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Daniel Alfredsson's selfish decision is starting to pay off

Greg Wyshynski
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Daniel Alfredsson

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Daniel Alfredsson

The Detroit Red Wings are in, the Ottawa Senators are out; which means Daniel Alfredsson is looking positively clairvoyant.

Granted, casting your lot with a team riding a then-22-season playoff streak wasn’t exactly like signing with the Jets, but Alfredsson put it on the line when he left the Senators after things went south with management.

(And let’s never forget the catalyst for all of this was the money.)

“It came down to a selfish decision,” said Alfredsson. “I feel with Ottawa, they’re getting closer and closer [to winning a Stanley Cup]. Definitely going in the right direction. But I don’t have the time to wait for that.”

His GM Bryan Murray put it more bluntly: “Alfie indicated that winning the Stanley Cup was an opportunity he couldn’t pass up.”

So he went to Detroit where he had a better offensive season than he did with Ottawa in 2013, and finds himself in the playoffs while Ottawa is eliminated.

Sweet, sweet vindication? Via Steve Whyno of the Canadian Press, Alfredsson said:

“That’s what you play for: to get into the playoffs,” Alfredsson said after the Red Wings clinched with a shootout loss in Pittsburgh. “I played a long time in this league, I played a lot of playoff games but I haven’t won the Stanley Cup, and that’s what you dream about. That’s the only reason I’m still playing.”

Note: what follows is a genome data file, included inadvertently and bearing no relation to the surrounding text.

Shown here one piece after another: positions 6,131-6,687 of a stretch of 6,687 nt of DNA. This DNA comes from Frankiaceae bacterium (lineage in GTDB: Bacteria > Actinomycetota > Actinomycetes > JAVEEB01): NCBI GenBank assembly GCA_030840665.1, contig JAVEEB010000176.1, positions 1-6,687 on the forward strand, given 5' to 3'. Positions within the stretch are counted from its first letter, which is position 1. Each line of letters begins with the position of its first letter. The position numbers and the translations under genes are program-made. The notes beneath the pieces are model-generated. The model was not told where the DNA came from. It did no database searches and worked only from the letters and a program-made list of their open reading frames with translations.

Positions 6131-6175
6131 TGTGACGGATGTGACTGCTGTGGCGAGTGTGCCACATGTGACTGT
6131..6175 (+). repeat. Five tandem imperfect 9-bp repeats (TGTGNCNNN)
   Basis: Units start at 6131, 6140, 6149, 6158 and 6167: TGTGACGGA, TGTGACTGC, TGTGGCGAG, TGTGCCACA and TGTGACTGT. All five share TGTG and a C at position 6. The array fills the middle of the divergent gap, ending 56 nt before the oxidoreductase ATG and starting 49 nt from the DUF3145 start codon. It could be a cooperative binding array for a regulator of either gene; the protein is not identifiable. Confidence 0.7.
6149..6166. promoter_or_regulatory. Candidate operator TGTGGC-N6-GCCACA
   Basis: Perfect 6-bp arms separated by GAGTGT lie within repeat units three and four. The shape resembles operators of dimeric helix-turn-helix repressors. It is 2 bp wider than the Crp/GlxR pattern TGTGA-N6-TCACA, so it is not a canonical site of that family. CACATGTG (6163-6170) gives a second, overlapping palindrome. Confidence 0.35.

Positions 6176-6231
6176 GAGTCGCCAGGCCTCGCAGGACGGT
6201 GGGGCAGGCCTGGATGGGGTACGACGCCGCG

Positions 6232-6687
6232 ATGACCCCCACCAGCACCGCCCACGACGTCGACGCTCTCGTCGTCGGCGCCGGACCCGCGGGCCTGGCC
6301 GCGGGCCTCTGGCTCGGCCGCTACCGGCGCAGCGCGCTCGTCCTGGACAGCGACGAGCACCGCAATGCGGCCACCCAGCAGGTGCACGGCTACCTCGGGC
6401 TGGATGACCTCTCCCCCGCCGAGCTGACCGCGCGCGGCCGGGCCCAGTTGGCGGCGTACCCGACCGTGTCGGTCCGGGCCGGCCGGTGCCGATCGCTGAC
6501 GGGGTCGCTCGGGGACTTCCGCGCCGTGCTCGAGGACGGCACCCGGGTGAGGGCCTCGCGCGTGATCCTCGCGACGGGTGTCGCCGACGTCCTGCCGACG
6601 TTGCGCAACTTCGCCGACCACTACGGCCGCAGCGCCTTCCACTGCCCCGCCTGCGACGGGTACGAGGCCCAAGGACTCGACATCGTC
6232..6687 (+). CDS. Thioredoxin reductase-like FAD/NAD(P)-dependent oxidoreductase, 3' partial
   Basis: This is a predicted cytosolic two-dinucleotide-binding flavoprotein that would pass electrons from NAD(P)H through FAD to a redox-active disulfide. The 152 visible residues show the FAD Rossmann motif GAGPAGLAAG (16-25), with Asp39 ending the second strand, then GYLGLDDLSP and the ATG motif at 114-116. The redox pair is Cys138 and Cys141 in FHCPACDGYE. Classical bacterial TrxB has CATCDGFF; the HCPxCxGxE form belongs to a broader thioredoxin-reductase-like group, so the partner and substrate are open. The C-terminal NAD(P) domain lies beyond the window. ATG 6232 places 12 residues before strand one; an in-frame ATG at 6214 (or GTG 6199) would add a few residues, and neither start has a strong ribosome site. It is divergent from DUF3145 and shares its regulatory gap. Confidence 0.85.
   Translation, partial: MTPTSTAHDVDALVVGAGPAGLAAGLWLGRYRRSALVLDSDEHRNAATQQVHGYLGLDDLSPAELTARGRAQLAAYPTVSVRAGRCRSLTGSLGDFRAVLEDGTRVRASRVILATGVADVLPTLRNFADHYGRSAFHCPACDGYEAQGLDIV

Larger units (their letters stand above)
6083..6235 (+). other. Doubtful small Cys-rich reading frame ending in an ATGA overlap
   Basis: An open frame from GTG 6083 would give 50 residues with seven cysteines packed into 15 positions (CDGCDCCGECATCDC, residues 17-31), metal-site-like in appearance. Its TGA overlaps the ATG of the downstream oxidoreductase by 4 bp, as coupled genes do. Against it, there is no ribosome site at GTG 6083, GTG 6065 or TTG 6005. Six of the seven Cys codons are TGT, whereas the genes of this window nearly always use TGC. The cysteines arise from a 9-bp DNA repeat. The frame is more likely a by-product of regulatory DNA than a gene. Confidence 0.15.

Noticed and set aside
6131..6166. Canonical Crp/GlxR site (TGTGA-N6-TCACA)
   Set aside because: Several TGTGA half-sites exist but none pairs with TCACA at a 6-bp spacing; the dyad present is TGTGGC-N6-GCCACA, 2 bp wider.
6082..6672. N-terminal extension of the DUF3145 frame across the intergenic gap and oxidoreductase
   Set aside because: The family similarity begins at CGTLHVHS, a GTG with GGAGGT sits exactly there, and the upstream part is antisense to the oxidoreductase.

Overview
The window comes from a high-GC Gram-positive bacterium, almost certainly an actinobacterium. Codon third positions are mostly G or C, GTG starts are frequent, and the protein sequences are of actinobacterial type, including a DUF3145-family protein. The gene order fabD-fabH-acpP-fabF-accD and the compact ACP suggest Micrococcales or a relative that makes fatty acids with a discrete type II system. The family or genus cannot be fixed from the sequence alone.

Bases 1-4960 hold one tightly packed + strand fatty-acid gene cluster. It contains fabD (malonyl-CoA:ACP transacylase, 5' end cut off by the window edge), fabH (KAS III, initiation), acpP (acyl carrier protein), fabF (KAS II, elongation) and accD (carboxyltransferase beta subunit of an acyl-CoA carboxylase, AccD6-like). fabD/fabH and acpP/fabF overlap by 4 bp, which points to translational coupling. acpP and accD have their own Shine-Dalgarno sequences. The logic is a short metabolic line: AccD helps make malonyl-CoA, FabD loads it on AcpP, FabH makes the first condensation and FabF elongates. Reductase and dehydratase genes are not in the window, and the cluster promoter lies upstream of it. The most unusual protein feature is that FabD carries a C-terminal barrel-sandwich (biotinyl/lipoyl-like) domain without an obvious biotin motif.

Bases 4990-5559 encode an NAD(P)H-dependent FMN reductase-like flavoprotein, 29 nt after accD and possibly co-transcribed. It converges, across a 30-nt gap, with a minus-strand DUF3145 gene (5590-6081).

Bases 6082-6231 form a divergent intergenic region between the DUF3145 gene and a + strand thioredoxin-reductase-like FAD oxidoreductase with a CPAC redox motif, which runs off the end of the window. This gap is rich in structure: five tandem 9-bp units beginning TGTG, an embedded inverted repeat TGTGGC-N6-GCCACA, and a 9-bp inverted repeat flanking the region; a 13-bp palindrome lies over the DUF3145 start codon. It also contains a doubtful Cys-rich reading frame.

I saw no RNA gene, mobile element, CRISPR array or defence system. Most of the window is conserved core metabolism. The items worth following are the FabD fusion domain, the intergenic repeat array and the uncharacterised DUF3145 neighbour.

Now, it’s not like Alfredsson’s departure didn’t have a hand in Ottawa’s demise. They stumbled out of the gate going 4-6-2 and without that veteran captain in the room to right the ship. Has he been there … who knows?

But he wasn’t.

Alfredsson told the Canadian Press he took no pleasure in the Senators’ pain:

“I was hoping that they would do well, there’s no question,” Alfredsson said Tuesday in Buffalo. “Other than that, my focus is solely on this team and on the present and finishing out this season strong.”

The ultimate goal is the Stanley Cup and there’s not telling if that’ll be the end result of his gamble. The Wings have shown a stunning resiliency, and no one’s counting out Mike Babcock in a seven-game series.

But the point is that Alfie is playing in those series while Eugene Melnyk is weeping over lost playoff gate revenue. It’s how he figured it would play out. And in the end, he was right.

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